Medbroadcast  Powered by MediResource
 Search

Go
 Browse alphabetically
ABCDEFGHIJKLMN
OPQRSTUVWXYZ
HEALTH TOPICS
Family & Child Health
Men's Health
Women's Health
Seniors' Health
Addiction
Allergy
Ankylosing Spondylitis
Arthritis (Rheumatoid)
Asthma
Atrial Fibrillation
Baby Health
Back Health
Bedwetting
Bladder (Overactive)
Brain Health
Cancer
Childhood Vaccinations
Cholesterol
Crohn's & Colitis
Cold and Flu
COPD NEW!
Cosmetic Procedures
Depression NEW!
Diabetes
Digestive Health
Ear Health
Eating Disorders
Eye Health
Flu (Seasonal)
Fertility
Fitness
Healthy Skin
Heart
High Blood Pressure
HPV
Hyperhidrosis
Incontinence
Infection
Kidney Health
Lung Health
Medications and your Health
Menopause
Mental Health
Multiple Sclerosis NEW!
Natural and Complementary Therapy
Nutrition
Obesity
Oral Care
Osteoarthritis of the Knee NEW!
Pain
Pregnancy
Psoriasis
Psoriatic Arthritis (PsA)
Seasonal Health
Sexual Health
Sleep Health
Stroke Risk Reduction
Smoking
Weight Management
Workplace Health
Yeast Infection
All health channels

STAY CONNECTED
RESOURCES
Ask an Expert
Clinical Trials
Find a Specialist
Health features
News
Tools


Condition Info Drug Info Tests and Procedures Natural Products Ask an Expert Support Groups Clinical Trials
Home Bookmark Page Send to a Friend Sante Chez Nous Subscribe
Atrial Fibrillation
Atrial Fibrillation
About atrial fibrillation
Do I have atrial fibrillation?
How can atrial fibrillation harm me?
How is atrial fibrillation treated?
Living with atrial fibrillation
Doctor Discussion Guide
Have you heard of arrhythmia? What about heart flutter or irregular heartbeat? These are terms often used to describe a heart rhythm problem called atrial fibrillation. Find out more about this common yet largely unknown medical condition.
Atrial Fibrillation resources
Health features
Health tools
Support groups
Related conditions
Related medications
Tests and procedures


Why should I be concerned about atrial fibrillation?

Atrial fibrillation (also known as AF or AFib) is the most common type of arrhythmia (irregular heartbeat or heart rhythm). The most common symptom of AF is heart palpitations (an irregular and rapid heartbeat, typically experienced as a rapid thumping in the chest). You can live an live active, healthy life with treatment. However, you may be at risk of serious complications associated with AF, especially if it is not properly managed or treated.

Atrial fibrillation increases your risk for stroke, heart failure, and being hospitalized. Learn more about these complications in "How can atrial fibrillation harm me?" The good news is there are many ways to effectively manage atrial fibrillation. Your doctor can discuss atrial fibrillation with you and address any concerns you may have. If you have questions about atrial fibrillation or want to know if you are at risk for atrial fibrillation, talk to your doctor.

AF increases your risk for stroke. In AF, the electrical signals in the atria (upper chambers of the heart) are so fast and disorganized that they cannot pump blood effectively into the ventricles (lower chambers of the heart). As a result, blood pools in the heart (the atria chambers) and blood clots can form in the atria. These clots can then travel to the brain or other parts of the body. A stroke occurs when a blood clot blocks blood from reaching the brain. Blood clots can also travel to other parts of the body and cause damage. Learn more about the heart and atrial fibrillation in "What is atrial fibrillation?"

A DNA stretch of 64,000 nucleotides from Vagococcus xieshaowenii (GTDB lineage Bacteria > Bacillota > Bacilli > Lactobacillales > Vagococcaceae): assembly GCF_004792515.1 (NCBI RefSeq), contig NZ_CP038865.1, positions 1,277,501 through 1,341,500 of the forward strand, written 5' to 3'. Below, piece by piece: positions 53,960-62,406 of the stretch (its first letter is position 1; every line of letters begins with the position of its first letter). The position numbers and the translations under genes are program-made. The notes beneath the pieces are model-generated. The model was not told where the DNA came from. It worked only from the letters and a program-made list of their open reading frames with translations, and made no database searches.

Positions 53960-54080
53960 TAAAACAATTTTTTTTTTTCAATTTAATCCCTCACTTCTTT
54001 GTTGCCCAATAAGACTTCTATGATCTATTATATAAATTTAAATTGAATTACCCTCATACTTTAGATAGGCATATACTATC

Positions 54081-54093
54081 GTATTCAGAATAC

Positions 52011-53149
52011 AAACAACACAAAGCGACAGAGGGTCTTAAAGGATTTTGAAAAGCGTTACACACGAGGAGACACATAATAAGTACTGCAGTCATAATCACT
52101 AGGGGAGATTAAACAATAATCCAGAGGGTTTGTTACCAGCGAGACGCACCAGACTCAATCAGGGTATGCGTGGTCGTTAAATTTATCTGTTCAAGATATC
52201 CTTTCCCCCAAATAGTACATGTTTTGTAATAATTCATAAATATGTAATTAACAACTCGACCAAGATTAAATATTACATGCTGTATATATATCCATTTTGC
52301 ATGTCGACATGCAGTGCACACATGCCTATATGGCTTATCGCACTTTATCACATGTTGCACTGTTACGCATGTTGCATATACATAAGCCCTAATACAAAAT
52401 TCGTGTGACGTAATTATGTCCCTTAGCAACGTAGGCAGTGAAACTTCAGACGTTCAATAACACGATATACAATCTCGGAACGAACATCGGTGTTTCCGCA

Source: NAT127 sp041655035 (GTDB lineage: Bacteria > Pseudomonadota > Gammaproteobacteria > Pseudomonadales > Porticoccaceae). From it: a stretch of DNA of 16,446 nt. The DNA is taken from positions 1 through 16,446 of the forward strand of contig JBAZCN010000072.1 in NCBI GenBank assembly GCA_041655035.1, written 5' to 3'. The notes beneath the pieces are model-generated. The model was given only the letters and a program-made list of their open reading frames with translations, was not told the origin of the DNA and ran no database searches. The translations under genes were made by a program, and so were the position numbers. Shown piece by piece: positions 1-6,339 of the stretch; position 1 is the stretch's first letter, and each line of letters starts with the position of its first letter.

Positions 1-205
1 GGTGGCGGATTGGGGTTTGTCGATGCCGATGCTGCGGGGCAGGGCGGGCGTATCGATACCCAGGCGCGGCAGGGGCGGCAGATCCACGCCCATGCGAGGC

Atrial fibrillation causes about 15% of all strokes. This number goes up to about 30% in people over 60 years old. Although the risk for stroke varies with each person, people with AF have 3 to 5 times as great a risk of stroke caused by a blood clot compared to people without AF.

Use our Atrial Fibrillation: Stroke Risk Assessment tool to find out your risk of stroke.

Because AF can sometimes cause long-term damage to the heart, heart failure is a serious complication of AF. An uncontrolled and irregular heart rate for long periods of time (weeks or months) can damage the heart muscle. The damaged heart cannot pump blood effectively to the rest of the body, resulting in heart failure.

AF also increases your risk of being hospitalized. One-third of men and one-half of women with AF end up going to the hospital because of AF symptoms. Hospital trips can be disruptive to your life and may cause significant physical and emotional distress to you and your family.

Despite these complications, AF can be effectively managed so that your risk of these complications is reduced. Learn more about how atrial fibrillation is treated in "Treating atrial fibrillation."

Hot Topics - Bedwetting, Depression, Flu (Seasonal), Healthy Skin, Incontinence, Multiple Sclerosis, Psoriasis, Stroke Risk Reduction

Condition and disease information is written and reviewed by the MedBroadcast Clinical Team.


The contents of this site are for informational purposes only and are meant to be discussed with your physician or other qualified health care professional before being acted on. Never disregard any advice given to you by your doctor or other qualified health care professional. Always seek the advice of a physician or other licensed health care professional regarding any questions you have about your medical condition(s) and treatment(s). This site is not a substitute for medical advice.
© 1996 - 2014 MediResource Inc. - MediResource reaches millions of Canadians each year.